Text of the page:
[JURIST] UK Foreign Minister Margaret Beckett [official profile] said Thursday that Britain will take custody of former Liberian President Charles Taylor [BBC profile; JURIST news archive] if he is convicted by the Special Court for Sierra Leone [official website], as long as authorizing legislation is passed by parliament. In a statement [text], Beckett said that as long as parliament passes new legislation to permit the UK to recognize the convictions of the SCSL, the UK would accept Taylor to "demonstrat[e] the UK's absolute determination to see the alleged perpetrators of genocide, crimes against humanity and war crimes held to account." Beckett's statement further said that "[w]ere the Court to acquit former President Taylor, we would not be required to allow him to come to the UK. Were he to be convicted, and subsequently released after serving a sentence, the expectation at this stage is that former President Taylor would leave or face removal from the UK." UN Secretary-General Kofi Annan welcomed the UK decision [UN News report] saying it "marks another step forward in our battle against impunity for the most heinous crimes."
Earlier this month, the Swedish parliament passed a law permitting Taylor's incarceration [JURIST report] but the Swedish government has not yet indicated whether it would be willing to take custody of Taylor. The former Liberian president has been indicted [PDF text] by the SCSL for crimes against humanity and violations of international humanitarian law, including murder, rape and the recruitment and use of child soldiers during the war in Sierra Leone. The SCSL wants to move Taylor's trial to The Hague [JURIST report] for security reasons, but the Netherlands has said that it will only agree to host the trial if the SCSL finds a country willing to imprison Taylor if he is found guilty [JURIST report] and a country that will grant him asylum if he is acquitted. Reuters has more.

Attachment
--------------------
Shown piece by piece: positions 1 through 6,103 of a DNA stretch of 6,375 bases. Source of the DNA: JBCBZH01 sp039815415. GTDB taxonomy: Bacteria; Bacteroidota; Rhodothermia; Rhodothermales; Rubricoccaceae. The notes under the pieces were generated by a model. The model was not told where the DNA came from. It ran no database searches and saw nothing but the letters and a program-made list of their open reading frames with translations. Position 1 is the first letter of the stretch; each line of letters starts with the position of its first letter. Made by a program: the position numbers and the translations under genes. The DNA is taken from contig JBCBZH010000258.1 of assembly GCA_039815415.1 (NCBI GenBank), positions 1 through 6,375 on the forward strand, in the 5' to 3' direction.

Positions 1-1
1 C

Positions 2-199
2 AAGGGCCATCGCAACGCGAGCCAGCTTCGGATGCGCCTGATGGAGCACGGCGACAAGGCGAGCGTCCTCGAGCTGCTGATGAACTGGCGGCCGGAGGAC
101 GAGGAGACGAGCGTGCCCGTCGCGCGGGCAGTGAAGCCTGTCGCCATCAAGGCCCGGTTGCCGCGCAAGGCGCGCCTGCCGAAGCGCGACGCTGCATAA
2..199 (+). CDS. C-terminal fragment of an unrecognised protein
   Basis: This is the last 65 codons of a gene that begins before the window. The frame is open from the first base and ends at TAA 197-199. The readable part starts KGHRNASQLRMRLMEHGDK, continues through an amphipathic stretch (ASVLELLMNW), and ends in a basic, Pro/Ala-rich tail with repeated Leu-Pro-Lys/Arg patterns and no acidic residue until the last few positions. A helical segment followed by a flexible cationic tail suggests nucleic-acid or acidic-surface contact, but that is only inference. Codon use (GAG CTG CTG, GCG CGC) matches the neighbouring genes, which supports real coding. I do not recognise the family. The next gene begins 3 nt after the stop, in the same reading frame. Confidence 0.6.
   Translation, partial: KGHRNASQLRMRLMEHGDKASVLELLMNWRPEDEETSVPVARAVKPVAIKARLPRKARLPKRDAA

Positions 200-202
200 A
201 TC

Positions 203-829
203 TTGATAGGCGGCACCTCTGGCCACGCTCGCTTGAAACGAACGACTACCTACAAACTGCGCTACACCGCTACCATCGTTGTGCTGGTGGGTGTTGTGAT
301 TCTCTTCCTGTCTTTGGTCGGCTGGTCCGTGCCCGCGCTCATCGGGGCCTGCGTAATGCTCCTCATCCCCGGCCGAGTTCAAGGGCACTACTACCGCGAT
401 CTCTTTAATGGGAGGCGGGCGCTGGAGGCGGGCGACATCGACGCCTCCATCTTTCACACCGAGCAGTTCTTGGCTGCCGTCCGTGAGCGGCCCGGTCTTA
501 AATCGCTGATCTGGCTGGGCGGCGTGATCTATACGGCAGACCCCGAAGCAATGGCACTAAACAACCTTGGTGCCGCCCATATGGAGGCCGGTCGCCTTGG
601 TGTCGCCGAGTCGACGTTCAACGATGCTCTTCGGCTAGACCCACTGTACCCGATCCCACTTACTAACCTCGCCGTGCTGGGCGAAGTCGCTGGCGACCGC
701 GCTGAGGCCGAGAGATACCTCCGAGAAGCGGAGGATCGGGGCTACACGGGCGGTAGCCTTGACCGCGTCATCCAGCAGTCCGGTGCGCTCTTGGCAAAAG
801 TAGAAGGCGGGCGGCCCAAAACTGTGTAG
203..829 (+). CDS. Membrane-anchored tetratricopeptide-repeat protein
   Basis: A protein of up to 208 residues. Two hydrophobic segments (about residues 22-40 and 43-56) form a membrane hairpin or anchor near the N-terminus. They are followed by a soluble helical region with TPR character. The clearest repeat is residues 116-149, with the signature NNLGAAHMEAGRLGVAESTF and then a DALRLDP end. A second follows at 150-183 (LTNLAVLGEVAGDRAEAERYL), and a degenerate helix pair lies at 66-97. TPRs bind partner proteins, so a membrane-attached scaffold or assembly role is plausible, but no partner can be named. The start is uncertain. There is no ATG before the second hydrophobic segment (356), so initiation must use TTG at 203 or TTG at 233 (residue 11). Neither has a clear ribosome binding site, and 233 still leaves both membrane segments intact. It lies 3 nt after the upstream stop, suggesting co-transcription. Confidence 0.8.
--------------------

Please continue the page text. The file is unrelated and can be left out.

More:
1:57 PM ET - A Dutch Foreign Ministry [official website] spokeswoman said Thursday that with Beckett's announcement all conditions that the Netherlands had set for hosting the trial had been satisfied. The UN Security Council must now pass a resolution authorizing the transfer and the spokeswoman said that the resolution is expected to be drawn up in within the next several days. AFP has more.
5:56 PM ET - The Special Court for Sierra Leone has welcomed the UK's offer to take custody of Taylor if he is found guilty, calling the move "a significant step." Rights activists in Sierra Leone, however, said that the trial should remain in Africa so that those affected by the war have the opportunity to witness the trial. AFP has more.